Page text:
Tuesday, December 29, 2009

Chocolate's Potential Benefits...

"Most of chocolate's healthfulness comes from antioxidants that reduce the everyday oxidative stress on our bodies," write David Joachim and Andrew Schloss, co-authors of The Science of Good Food (Robert Rose.) They write that health-promoting antioxidants in chocolate are called polyphenols. According to Joachim and Schloss, dark chocolate helps to ease emotional stress. The reason has to do with two ingredients both found in chocolate: Theobromine and Anandamide.

Dark chocolate protects against high blood pressure, too. From the Journal of the American Medical Association in 2007, dark chocolate may actually help to lower blood pressure. According to several other studies the Flavonoids found in cocoa solids, protect the heart. In one study 22% of 34,000 post-menopausal women who consumed flavonoid-rich food, had a lower risk of developing heart disease.

And as for your teeth, Baylor College of Dentistry’s Dr. Linda Niessen, identified the tannins present in chocolate to be beneficial to dental health explaining that the tannins stop the action of bacteria on the teeth, thus stopping cavities.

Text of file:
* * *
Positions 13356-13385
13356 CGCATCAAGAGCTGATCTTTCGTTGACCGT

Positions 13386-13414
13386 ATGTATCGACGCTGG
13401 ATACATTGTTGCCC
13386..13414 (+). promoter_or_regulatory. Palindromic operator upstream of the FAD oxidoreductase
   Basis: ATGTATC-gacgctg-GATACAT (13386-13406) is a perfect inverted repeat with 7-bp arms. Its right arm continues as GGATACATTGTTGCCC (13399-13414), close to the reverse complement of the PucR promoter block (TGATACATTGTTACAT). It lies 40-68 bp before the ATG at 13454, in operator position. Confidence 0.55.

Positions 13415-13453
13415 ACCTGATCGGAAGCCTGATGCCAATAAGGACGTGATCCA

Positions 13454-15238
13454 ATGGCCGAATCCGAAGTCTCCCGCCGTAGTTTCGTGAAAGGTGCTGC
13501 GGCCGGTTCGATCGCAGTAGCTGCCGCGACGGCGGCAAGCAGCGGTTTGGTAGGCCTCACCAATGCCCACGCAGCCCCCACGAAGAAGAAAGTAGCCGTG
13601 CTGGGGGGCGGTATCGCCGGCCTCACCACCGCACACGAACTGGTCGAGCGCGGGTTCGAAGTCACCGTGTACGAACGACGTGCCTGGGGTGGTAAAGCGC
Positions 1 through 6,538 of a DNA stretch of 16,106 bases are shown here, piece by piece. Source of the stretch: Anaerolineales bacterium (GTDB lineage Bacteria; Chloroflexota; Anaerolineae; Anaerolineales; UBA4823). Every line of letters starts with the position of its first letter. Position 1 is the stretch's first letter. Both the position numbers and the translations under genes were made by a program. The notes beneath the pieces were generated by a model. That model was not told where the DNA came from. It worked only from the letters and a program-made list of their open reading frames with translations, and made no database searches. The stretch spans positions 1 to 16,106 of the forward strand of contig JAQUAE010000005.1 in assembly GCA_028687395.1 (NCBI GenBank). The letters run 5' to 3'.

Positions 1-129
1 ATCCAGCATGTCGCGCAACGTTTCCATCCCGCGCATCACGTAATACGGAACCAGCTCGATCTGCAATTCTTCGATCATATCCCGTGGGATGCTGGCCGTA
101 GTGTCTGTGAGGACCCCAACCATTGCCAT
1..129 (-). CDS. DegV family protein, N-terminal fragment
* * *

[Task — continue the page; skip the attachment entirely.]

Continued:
But do keep in mind that healthy chocolate, with a higher amount of antioxidants, is going to taste bitter, the more bitter tasting the chocolate, the more antioxidants. Also, the higher the cacao content, the lower the sugar content in the chocolate.

Sunday, December 28, 2008

Mints and chewing gum are good for you!

For those people who chew gum, there is some good news! Saliva is a natural cleansing agent for teeth, and as people age, they do not make as much saliva. Additionally, many people, take medications that cause dry mouth, encouraging the growth of bacteria. But one simple way to inhibit bacterial growth and to fight dental caries is popping in a breath mint, or chewing gum, with a natural sugar called Xylitol. This "tooth friendly" compound helps in caries prevention. A recent study done in Finland revealed that there was a 70% reduction in cavities in children when they chewed gum. Also, chewing gum stimulates saliva and that facilities nature's process of cleaning your teeth.